B.C. faces tough choices as near-term Pfizer vaccine shipments cut in half

British Columbia health officials are working to determine how to prioritize who gets a COVID-19 immunization, amid a reduction in shipments of the Pfizer-BioNTech vaccine they admit will have a significant effect.

Pfizer has announced a temporary delay in shipments of the vaccine as it scales up its European production centre.

Read more: ‘Temporary delay’ chops Canada’s deliveries of Pfizer vaccine in half for four weeks

That means that the 50,000-dose shipment British Columbia was expecting in February will be slashed in half.

Click to play video 'Ottawa reassures Canadians after announcement of COVID-19 vaccine delay' 2:09 Ottawa reassures Canadians after announcement of COVID-19 vaccine delay

Ottawa reassures Canadians after announcement of COVID-19 vaccine delay

“In some sectors the delivery will be delayed and that is just the reality we face,” Dix told Global News on Friday.

“What it will really affect is the February and March period … it obviously impacts the priority groups and second doses as well.”

Read more: Pfizer vaccine delay a ‘blow,’ will affect Alberta’s vaccine schedule: health minister

Dix added that there was no interruption in the supply of the Moderna vaccine, and that the delay would have little effect on Pfizer shipments next week.

Click to play video 'Focus BC: Vaccine rollout, long term care strategy during the pandemic' 23:52 Focus BC: Vaccine rollout, long term care strategy during the pandemic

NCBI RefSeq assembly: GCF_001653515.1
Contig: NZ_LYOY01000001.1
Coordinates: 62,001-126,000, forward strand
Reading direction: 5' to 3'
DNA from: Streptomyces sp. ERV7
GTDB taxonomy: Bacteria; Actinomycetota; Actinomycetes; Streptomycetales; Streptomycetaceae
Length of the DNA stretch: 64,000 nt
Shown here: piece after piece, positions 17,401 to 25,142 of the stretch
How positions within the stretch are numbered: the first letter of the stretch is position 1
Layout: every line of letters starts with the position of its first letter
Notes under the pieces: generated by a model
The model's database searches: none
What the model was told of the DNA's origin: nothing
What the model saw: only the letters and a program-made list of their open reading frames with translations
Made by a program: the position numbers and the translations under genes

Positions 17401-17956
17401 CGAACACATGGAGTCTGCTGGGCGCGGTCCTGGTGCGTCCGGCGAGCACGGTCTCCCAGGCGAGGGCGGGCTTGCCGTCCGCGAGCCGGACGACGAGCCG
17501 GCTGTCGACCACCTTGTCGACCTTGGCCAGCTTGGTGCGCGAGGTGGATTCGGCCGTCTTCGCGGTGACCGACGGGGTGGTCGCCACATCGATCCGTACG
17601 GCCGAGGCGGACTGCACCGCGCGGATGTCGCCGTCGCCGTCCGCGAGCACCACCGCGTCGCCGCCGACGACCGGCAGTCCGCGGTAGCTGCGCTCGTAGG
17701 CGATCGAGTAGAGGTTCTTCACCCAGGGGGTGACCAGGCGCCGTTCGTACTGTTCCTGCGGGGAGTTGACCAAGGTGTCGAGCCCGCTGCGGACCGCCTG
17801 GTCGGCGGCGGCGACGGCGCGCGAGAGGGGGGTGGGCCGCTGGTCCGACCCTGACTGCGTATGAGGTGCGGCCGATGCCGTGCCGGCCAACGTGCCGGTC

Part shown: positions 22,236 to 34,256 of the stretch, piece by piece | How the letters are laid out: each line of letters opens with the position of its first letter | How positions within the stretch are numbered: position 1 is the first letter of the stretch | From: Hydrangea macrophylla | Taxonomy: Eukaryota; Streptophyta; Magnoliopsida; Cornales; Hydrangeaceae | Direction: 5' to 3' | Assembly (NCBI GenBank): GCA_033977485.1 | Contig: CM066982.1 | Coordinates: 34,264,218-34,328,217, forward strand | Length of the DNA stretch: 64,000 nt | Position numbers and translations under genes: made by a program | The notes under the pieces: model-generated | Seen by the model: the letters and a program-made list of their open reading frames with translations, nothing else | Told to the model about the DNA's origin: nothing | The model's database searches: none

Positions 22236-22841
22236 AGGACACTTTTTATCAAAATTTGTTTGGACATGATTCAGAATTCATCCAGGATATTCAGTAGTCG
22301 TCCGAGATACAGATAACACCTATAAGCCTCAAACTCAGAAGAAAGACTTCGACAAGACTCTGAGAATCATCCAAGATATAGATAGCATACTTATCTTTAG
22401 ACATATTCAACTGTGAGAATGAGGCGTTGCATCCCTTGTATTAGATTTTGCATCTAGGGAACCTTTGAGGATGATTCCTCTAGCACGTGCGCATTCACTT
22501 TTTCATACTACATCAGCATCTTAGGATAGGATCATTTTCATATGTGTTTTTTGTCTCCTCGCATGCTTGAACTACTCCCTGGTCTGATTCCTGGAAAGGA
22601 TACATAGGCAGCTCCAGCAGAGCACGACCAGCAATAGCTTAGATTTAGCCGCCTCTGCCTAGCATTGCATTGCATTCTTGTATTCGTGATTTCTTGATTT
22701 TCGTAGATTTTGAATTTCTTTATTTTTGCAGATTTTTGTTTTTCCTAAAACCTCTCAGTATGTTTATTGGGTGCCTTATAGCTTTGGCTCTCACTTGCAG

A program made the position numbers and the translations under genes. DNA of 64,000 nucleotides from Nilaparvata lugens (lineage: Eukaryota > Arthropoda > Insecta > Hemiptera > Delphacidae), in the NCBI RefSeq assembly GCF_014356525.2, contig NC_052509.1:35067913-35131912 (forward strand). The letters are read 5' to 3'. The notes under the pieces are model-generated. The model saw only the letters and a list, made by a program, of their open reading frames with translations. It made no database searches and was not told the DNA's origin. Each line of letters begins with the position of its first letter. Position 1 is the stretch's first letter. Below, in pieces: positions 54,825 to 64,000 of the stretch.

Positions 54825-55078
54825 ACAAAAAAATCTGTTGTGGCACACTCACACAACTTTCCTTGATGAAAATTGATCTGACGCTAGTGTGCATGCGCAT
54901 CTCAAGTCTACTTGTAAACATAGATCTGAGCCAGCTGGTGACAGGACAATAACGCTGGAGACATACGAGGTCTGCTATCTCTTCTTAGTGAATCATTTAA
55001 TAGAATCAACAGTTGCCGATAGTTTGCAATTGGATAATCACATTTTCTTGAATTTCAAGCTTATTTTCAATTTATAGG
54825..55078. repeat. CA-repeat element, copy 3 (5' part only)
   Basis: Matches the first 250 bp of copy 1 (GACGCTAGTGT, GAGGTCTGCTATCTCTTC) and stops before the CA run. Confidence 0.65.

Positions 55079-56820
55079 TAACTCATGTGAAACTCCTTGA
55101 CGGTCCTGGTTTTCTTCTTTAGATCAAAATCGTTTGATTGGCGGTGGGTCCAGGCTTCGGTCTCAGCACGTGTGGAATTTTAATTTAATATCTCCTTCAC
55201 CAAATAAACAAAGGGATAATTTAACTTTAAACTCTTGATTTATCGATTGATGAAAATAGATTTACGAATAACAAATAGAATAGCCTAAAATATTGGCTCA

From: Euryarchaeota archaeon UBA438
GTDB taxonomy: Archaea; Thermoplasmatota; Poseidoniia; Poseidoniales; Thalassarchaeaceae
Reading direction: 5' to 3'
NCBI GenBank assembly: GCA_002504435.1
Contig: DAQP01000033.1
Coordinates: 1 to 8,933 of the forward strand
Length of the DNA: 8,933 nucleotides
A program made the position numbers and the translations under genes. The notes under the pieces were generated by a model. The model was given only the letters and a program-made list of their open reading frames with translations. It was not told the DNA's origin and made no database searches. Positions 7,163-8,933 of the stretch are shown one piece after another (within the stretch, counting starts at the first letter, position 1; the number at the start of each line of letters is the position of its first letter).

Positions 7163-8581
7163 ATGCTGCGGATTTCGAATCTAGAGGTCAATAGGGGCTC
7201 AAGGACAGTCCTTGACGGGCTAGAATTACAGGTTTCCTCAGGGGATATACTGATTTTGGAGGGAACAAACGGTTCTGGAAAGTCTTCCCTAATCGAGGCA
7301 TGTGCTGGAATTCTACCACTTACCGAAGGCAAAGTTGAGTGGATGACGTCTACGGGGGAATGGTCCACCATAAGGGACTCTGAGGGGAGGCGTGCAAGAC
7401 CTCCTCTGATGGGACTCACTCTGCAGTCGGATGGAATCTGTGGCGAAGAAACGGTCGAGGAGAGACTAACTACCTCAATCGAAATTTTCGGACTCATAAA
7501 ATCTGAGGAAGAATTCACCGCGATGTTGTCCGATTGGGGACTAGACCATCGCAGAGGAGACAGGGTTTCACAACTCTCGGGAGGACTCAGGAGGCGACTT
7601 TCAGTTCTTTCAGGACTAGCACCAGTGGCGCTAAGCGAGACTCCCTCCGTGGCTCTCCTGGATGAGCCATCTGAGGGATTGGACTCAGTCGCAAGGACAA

Focus BC: Vaccine rollout, long term care strategy during the pandemic

In an interview with Global’s Focus BC, provincial health officer Dr. Bonnie Henry said her team was working to determine who will and won’t get their shot in that time period.

Officials must weigh whether to skip some front-line workers who are still waiting for their shot, or to extend the time period between when each person receives their first and second dose.

Pfizer guidelines call for the doses to be administered 21 days apart, while Canada’s vaccine advisory committee has recommended vaccines be given a maximum of 42 days after the first.

Quebec is considering spreading the doses by as many as 90 days.

Read more: Coronavirus: New vaccine appointments paused in Manitoba as Pfizer announces delay

“People need to be reassured that even after 48 days and longer, it does not just drop off dramatically,” Henry said.

“We will look at how much vaccine is coming in, how many people are due to get their vaccine in that week (when) we will have less, and then we will have to make decisions on we have to optimize who gets vaccine at that time.”

Click to play video 'How will I know it’s my turn to get the vaccine? Your COVID-19 questions answered' 10:45 How will I know it’s my turn to get the vaccine? Your COVID-19 questions answered

How will I know it’s my turn to get the vaccine? Your COVID-19 questions answered

Henry said the silver lining of the temporary delay in doses was that the work Pfizer is doing at its plant will allow it to produce more vaccine down the road, some of which will come to British Columbia.

As of Friday, B.C. had given at least one dose of the Pfizer or Moderna vaccine to nearly 76,000 people.

The province has concentrated distribution of its first doses of vaccine to front-line health-care workers, those working and living in long-term care facilities and First Nations communities.

Federal Procurement Minister Anita Anand said Friday the issues at Pfizer’s Belgium plant would result in an be an “unfortunate” situation where Canada would see its expected shipment of vaccine in February cut in half.

— With files from Richard Zussman and the Canadian Press

© 2021 Global News, a division of Corus Entertainment Inc.

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